US and UK Health Systems – Not So Different?

This post was originally published on this site

This guest post is part of the Festschrift of the Blogosphere celebrating HealthBlawg’s Tenth Blogiversary. Festschrift posts are appearing throughout the month of June 2016.

For many Americans, the UK National Health Service is the example they reach for when talking about European style “socialized medicine,” and all its supposed successes and failings. For many Brits, the fragmented American healthcare system is the example they reach for when talking about the perks and perils of an “all-private” system.

My observations are that the distorted views across the Atlantic in both directions could use some fact checking. Both countries have much to learn from each other, and the systems in both countries are both stronger and weaker than the myths suggest. You will find similar (and less anecdotal) observations in this 2012 U.S. article.

What do the British think about the NHS? Often noted as “the closest thing to a national religion,” Britain loves its National Health Service. Brits think it is fair, it is reasonably high quality, it is provided by the government, and free. Brits also think that the government interferes too much (or not enough), that the waiting times are too long, and that it is financially mismanaged. (For a detailed understanding of British satisfaction of the NHS, start here).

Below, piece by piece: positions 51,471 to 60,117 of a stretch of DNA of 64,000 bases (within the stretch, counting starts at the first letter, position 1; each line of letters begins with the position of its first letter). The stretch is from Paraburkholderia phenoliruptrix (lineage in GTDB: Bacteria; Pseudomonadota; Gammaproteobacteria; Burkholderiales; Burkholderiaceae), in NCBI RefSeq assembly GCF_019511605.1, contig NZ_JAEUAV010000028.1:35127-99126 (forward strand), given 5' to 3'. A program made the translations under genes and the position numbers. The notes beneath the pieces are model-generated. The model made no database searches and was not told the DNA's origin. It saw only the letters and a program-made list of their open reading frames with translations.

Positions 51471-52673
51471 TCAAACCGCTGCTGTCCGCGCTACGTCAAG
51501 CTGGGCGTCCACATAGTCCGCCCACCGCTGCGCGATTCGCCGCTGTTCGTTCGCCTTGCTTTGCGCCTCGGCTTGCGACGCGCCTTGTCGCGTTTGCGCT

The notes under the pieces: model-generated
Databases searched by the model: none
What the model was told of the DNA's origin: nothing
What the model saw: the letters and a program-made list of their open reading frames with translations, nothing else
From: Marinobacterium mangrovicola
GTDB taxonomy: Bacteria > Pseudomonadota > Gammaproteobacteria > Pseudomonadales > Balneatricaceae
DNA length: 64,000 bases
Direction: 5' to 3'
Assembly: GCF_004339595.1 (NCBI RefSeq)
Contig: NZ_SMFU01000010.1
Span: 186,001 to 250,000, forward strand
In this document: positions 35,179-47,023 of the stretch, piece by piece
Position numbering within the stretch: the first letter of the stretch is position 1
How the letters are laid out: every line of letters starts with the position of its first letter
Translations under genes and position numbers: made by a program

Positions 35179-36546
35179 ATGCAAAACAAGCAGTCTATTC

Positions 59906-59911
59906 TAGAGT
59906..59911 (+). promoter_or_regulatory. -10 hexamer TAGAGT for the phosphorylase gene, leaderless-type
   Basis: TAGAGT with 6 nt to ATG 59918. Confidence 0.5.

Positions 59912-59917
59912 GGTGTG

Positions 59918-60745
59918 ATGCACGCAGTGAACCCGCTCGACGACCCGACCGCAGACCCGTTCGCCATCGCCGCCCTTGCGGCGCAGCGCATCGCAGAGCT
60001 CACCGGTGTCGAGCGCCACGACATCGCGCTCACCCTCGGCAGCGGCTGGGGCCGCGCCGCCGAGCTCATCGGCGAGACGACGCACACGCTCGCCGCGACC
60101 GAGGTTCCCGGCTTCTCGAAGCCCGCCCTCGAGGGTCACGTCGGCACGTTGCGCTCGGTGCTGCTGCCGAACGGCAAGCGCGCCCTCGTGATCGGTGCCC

Many British people think that the American system is bloated, expensive, and only cares for the rich. Driven by profit it unfairly benefits those with money, and ignores or even harms those without. Others in Britain (mostly England) think that a dose of competition will lead to faster access to care, faster adoption of new technologies, and better choices for consumers/patients.

What do Americans think about the American system? That it’s the best in the world, and void of government (or other bureaucratic) restrictions on treatments, and almost entirely privately run. Americans think it is expensive, complex, complicated, and opaque in decision making and especially billing, pricing, and payments. (There is no equivalent wide-ranging survey to the UK case cited above, but try this.)

Many American’s think of the NHS as “socialized” (which is not a term used in the UK, so no-one knows what that means), low quality, and where government rations care, mostly arbitrarily, or even capriciously. Others see it as a “single payer system” (which is not a term used in the UK, so no-one knows what that means) offering the best pattern to solving the American system’s problems.

Here are some interesting facts about the role of government and the private sector in the two countries:

  • Public funds in the US covers about half of health care spending (Medicare, Medicaid, Veterans Health, and more) – certainly more than many people think.
  • In the UK public funds cover a little over 80% of healthcare spending – certainly less than many people think.
  • The US private insurers tend to follow government (Medicare/Medicaid) in deciding when to cover new treatments, and so the government exerts more influence than many realise.
  • In the UK, almost all primary care physicians (General Practitioners) are effectively small businesses, contracting with the local NHS “payer.” They are certainly not NHS employees (although most hospital physicians and staff are).

And how about use of data for both care and for research: